In this March 7, 2015, photo, President Barack Obama, center, holds hands with Rep. John Lewis, D-Ga., left, and Amelia Boynton Robinson, right, who were both beaten during “Bloody Sunday,” as they walk across the Edmund Pettus Bridge in Selma, Ala., for the 50th anniversary of “Bloody Sunday.” Boynton Robinson, a civil rights activist who nearly died while helping lead the Selma march, championed voting rights for blacks, and was the first black woman to run for Congress in Alabama, died Wednesday, Aug. 26, 2015. She was 104.
In this March 7, 2015, photo, President Barack Obama, center, holds hands with Rep. John Lewis, D-Ga., left, and Amelia Boynton Robinson, right, who were both beaten during “Bloody Sunday,” as they walk across the Edmund Pettus Bridge in Selma, Ala., for the 50th anniversary of “Bloody Sunday.” Boynton Robinson, a civil rights activist who nearly died while helping lead the Selma march, championed voting rights for blacks, and was the first black woman to run for Congress in Alabama, died Wednesday, Aug. 26, 2015. She was 104. Jacquelyn Martin AP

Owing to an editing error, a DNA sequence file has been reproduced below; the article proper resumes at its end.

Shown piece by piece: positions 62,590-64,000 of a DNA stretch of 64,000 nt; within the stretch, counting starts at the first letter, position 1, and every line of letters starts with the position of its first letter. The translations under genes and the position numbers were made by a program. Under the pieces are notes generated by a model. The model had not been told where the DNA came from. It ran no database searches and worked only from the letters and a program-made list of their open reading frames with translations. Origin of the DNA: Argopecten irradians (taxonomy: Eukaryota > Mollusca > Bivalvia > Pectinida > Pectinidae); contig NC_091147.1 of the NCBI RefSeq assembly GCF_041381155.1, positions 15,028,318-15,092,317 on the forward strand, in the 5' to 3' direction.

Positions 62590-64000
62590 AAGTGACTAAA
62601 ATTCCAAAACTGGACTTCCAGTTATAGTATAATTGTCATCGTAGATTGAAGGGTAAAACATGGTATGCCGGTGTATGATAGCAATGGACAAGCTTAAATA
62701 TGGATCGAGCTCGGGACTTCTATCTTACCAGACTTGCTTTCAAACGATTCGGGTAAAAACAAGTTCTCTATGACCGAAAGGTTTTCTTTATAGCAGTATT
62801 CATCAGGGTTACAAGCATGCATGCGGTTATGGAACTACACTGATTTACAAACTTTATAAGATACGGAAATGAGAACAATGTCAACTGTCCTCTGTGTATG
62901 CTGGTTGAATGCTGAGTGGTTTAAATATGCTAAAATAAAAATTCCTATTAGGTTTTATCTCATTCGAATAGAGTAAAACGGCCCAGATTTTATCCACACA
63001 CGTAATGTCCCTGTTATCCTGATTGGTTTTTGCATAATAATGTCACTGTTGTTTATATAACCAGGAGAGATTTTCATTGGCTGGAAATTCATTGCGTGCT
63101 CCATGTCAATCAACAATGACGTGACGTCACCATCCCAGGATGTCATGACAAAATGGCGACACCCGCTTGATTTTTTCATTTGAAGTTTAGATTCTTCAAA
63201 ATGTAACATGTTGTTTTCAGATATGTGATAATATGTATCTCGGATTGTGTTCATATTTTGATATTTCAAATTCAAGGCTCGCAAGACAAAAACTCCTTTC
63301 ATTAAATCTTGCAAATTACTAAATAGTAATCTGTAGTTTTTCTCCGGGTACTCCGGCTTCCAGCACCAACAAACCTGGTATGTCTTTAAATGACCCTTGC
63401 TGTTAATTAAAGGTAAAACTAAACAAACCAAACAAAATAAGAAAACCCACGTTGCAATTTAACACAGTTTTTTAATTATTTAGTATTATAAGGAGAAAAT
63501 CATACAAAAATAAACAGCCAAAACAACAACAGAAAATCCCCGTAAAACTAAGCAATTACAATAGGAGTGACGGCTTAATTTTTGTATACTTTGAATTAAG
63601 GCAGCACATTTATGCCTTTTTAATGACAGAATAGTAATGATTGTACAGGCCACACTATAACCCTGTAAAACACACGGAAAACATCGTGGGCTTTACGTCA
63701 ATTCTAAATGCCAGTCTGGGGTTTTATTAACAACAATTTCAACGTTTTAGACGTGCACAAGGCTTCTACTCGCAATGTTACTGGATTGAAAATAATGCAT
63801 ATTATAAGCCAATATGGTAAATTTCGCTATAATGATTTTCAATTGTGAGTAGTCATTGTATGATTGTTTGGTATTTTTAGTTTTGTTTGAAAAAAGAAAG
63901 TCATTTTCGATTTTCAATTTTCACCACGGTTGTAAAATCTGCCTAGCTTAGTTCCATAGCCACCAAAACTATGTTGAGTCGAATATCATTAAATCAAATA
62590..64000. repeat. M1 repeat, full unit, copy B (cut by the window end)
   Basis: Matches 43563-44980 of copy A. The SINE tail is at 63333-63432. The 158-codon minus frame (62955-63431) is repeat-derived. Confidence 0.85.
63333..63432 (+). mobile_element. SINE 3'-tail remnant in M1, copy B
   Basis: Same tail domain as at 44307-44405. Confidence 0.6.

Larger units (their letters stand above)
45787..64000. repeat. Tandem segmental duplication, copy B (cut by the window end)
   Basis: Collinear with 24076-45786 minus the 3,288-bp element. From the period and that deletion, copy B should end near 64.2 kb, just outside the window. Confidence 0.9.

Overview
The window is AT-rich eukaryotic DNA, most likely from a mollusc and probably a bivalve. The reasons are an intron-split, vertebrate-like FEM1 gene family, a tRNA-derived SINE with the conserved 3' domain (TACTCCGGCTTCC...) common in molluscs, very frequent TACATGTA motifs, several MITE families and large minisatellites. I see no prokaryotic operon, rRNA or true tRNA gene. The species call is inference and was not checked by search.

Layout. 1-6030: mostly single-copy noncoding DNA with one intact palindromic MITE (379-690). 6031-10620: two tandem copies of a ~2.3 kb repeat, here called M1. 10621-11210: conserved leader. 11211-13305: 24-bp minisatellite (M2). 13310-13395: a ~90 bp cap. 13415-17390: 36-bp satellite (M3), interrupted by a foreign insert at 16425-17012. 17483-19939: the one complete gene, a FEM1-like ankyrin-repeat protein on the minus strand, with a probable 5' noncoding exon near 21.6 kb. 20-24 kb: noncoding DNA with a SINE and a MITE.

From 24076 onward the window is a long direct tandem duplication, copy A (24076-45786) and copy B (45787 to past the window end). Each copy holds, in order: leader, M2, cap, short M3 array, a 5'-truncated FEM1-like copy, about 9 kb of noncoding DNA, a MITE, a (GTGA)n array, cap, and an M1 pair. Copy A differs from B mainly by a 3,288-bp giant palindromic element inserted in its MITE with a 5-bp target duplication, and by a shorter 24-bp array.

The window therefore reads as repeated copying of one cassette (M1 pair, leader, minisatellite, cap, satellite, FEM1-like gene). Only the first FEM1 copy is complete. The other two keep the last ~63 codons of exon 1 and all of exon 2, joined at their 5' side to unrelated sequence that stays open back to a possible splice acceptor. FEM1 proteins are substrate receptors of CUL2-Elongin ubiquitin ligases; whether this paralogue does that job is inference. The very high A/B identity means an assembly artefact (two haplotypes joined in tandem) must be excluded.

In this March 7, 2015, photo, President Barack Obama, center, holds hands with Rep. John Lewis, D-Ga., left, and Amelia Boynton Robinson, right, who were both beaten during “Bloody Sunday,” as they walk across the Edmund Pettus Bridge in Selma, Ala., for the 50th anniversary of “Bloody Sunday.” Boynton Robinson, a civil rights activist who nearly died while helping lead the Selma march, championed voting rights for blacks, and was the first black woman to run for Congress in Alabama, died Wednesday, Aug. 26, 2015. She was 104. Jacquelyn Martin AP

Civil rights activist Amelia Boynton Robinson dies at 104

August 26, 2015 01:21 PM